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dc.coverage.spatialManilaen
dc.date.accessioned2019-03-28T06:13:35Z
dc.date.available2019-03-28T06:13:35Z
dc.date.issued2013-03-11
dc.identifier.citationKing crab at Kitsho restaurant (2013, March 11). The Manila Times, p. B7.en
dc.identifier.urihttp://hdl.handle.net/20.500.12174/5157
dc.language.isoenen
dc.publisherThe Manila Timesen
dc.subjectHuman fooden
dc.subjectSeafooden
dc.titleKing crab at Kitsho restauranten
dc.typenewspaperArticleen
dc.citation.journalTitleThe Manila Timesen
dc.citation.spageB7en
local.seafdecaqd.controlnumberMT20130311_B7en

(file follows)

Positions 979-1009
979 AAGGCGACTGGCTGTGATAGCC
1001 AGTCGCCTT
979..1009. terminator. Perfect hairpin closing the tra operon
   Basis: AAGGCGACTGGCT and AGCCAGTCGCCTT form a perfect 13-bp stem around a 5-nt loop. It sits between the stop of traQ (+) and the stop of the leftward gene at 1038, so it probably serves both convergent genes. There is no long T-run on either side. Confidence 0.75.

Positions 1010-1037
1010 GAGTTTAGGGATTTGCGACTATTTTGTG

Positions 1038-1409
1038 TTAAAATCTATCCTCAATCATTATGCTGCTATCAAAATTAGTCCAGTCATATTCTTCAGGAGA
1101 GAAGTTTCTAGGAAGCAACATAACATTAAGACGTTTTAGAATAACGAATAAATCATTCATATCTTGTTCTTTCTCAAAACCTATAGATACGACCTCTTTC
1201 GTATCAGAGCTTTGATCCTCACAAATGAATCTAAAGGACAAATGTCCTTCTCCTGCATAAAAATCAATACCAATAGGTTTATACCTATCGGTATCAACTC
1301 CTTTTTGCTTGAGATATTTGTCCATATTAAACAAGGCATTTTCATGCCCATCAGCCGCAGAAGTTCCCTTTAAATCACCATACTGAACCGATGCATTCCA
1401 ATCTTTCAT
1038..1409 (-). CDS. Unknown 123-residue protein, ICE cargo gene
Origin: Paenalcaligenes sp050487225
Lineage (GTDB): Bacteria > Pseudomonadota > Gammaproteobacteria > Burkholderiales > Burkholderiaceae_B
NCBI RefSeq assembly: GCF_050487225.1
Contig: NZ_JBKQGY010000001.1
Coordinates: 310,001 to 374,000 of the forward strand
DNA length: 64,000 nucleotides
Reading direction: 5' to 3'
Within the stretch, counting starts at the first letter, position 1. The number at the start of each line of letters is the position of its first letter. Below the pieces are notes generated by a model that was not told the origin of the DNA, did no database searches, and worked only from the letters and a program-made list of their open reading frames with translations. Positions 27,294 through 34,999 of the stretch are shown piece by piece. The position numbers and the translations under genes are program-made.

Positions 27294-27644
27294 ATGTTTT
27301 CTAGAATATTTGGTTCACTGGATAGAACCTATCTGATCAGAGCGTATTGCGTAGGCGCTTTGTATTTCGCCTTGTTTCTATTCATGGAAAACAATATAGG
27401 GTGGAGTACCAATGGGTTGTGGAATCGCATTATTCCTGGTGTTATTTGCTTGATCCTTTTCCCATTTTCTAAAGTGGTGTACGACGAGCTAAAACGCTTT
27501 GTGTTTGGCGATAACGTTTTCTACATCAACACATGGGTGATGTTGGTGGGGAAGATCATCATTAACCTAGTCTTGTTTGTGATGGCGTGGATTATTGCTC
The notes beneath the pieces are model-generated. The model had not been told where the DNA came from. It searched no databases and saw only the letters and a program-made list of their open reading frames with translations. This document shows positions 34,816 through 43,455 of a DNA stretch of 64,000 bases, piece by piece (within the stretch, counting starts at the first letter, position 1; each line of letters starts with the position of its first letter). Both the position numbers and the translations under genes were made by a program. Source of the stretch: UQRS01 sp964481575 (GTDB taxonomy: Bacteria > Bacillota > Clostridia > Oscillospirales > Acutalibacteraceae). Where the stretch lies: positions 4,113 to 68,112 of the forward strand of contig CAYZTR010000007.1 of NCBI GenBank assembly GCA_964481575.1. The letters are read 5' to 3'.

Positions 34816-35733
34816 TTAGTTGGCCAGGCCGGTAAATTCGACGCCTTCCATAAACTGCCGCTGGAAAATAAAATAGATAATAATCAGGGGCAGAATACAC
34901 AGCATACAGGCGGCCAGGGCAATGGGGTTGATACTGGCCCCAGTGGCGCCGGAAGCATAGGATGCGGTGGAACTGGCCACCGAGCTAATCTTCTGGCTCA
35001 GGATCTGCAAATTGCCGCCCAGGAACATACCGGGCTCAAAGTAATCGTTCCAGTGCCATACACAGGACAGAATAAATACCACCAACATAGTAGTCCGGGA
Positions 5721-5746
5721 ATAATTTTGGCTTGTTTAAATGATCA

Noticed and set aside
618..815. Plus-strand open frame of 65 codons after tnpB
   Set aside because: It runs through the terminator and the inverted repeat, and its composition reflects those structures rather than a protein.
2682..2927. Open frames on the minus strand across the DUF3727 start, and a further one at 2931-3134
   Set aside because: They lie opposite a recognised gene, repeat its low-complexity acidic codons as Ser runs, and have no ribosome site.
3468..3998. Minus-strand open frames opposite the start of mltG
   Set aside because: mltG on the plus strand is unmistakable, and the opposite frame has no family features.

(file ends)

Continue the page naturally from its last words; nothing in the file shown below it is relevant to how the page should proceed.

local.seafdecaqd.extractRevel in one of the wonders of the sea with Japanese king crabs, specially prepared by Executive Japanese Chef Masahiro Mizumoto at Traders Hotel, Manila's Kitsho Japanese Restaurant and Sake Bar until March 31. Also called stone crabs, king crabs comes from the hermit crab family. It is the largest among the species of crab, weighing up to 15 pounds or more, and taking 10-15 years to grow. Large claws and brownish-blue hard shell covering identify the king crab, which is usually found in the shallow, cold seas of northern Japan and Russia. The icy waters make its meat succulent and flavorful.en
local.subject.personalNameMizumoto, Masahiro


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